Friday, August 20, 2010

3D SF sets, props, and the shape of fiction publishing to come

This is the Station 15 set I mentioned the other day -- obviously with Michael 4 posed in it. In fact, it's not until you pose a figure in the set that you can get a sense of depth and perspective. You don't realize how big these sets are till you stand someone in them!

The set itself is another of the huge and complex models we'll be using as the backdrops for science fiction tales ... we're heading towards graphic novels, and also a kind of "hybrid" literary animal. I have an idea in mind, which I think might just work. There's no way to tell, really, till you put something together and bounce it off readers/viewers. The time to do that is almost upon us. the iPod raised a ruckus in the content-provision world. Suddenly, black and white text-only ebooks are looking dry and dull. Publishers are trying to figure out ways to insert videos, sound, images, animations into books.

Now, part of you wants to say, "Why would you want to?" Because (fact!) if you shove enough other media into a book, it sure as heck won't be a book anymore.

This is perfectly true -- in fact, this is the whole point. The truth is, less and less people are reading, and they're doing it less and less of the time. People are starting to want instant gratification ... which they can get from movies far easier than they can from books! You watch a movie, the whole thing is over and done in 2 - 3 hours --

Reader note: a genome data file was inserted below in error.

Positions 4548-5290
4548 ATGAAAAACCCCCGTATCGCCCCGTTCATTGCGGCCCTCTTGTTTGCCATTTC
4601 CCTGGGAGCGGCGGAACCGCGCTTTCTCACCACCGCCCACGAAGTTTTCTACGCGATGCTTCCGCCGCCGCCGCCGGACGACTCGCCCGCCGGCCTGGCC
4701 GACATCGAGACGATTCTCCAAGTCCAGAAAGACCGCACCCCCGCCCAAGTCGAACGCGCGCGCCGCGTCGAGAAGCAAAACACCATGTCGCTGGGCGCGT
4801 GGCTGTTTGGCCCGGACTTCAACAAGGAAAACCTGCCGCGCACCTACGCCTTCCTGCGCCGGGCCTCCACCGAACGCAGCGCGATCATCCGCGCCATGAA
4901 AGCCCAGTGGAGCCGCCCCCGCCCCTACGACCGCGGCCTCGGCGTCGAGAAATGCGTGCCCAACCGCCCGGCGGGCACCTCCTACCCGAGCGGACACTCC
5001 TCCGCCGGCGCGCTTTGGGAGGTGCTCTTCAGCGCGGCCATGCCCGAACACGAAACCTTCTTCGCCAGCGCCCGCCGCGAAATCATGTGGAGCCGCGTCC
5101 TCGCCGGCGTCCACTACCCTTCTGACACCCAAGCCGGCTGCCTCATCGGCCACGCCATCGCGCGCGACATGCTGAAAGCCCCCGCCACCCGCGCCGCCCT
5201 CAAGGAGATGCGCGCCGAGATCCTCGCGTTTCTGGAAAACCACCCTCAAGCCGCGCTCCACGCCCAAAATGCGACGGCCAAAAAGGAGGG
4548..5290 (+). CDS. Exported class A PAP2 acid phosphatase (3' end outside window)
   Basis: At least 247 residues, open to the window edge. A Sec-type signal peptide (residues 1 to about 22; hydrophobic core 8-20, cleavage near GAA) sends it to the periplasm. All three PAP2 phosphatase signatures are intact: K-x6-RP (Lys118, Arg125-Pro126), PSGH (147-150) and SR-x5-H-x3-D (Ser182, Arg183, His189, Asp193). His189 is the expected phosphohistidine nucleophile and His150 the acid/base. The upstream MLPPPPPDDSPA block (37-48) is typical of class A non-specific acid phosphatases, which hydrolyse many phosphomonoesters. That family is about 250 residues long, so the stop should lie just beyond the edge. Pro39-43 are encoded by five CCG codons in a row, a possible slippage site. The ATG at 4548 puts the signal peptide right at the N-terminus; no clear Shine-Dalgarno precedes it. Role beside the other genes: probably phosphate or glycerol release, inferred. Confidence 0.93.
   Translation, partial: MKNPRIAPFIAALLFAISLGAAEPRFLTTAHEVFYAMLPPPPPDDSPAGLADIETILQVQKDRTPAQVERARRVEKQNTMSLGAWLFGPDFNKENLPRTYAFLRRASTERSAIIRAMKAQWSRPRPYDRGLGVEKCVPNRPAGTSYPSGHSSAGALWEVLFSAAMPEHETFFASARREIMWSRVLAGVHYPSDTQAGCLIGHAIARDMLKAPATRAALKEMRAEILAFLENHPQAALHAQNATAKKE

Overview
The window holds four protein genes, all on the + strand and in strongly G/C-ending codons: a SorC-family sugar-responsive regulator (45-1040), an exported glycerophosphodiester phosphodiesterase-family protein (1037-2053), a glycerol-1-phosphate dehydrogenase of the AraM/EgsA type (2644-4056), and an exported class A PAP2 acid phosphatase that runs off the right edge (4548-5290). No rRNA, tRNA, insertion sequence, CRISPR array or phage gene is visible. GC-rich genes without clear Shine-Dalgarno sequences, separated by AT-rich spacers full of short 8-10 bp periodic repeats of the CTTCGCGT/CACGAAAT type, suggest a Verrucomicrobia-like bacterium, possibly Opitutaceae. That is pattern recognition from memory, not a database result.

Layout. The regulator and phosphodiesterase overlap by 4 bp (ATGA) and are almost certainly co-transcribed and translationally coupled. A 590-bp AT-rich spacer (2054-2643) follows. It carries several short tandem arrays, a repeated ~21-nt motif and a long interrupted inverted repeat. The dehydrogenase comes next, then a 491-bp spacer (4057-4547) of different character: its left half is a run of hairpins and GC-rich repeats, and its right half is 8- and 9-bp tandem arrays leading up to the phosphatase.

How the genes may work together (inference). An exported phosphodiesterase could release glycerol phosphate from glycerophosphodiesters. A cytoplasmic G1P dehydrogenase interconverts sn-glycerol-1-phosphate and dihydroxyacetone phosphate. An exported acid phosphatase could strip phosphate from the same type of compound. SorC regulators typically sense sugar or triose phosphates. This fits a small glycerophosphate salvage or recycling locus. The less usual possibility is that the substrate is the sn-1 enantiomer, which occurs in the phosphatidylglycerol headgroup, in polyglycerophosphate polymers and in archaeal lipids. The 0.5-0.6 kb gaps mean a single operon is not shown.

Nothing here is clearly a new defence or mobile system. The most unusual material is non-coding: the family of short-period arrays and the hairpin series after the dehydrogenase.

In fact (and this smarts) I've heard lately that a swathe of the audience doesn't have the attention span to sit through a movie. As a writer, artist, editor, you have to figure out how to tell your story in 30-40 minutes, max, otherwise it's too long, folks drift away.

(This is the same kind of mentality that loves 3-minute songs to death, but can't sand classical music, and when you ask them why they don't like classics, one of the things they say is, "It goes on too long." I put this to you: what's the diff between a symphony in four movements, each distinctly different, total running 30 minutes, and an album of 10 songs all sounding exactly the same ... "thump, thump, thump" in the base for a half hour, people shouting lyrics of which you can't actually make out more than the occasional word, which is usually an expletive anyway, plus a great many overdriven guitars rendering up a backing sound out of which it's practically impossible to pick a melodic line ...? To someone who doesn't like this kind of music, it seems that the same sound is being heard for half an hour.)

Take all that and switch the medium from music to literature. You get a whole lotta people saying, "I don't read because books go on too long." And fewer people (but it's still a worrying number) saying, "I don't watch movies cuz they go on too long."

ADD. Right. Message received and understood. So the publishers' next challenge is to figure out how to deliver stories in a medium that will hold the interest of modern consumers, who can't make it through the length of a novel (or a symphony, or, increasingly, a movie).

And you know what solution pops out of the bottom of this equation. Graphic novels. Comic books -- digital ones, these days. I have the strongest intuition that to survive as a storyteller in the future, a writer is going to have to work in tandem with -- not so much an editor, as with artists. In one way it's exciting. In another way it's bit frightening. But some of us are out there trying to put together the skill suites to succeed in the changing marketplace, and with any luck at all, we'll make it work. Like this:

See you tomorrow for some full-on fantasy. Michael 4 is about to get into a lot of trouble...

Jade, 20 August

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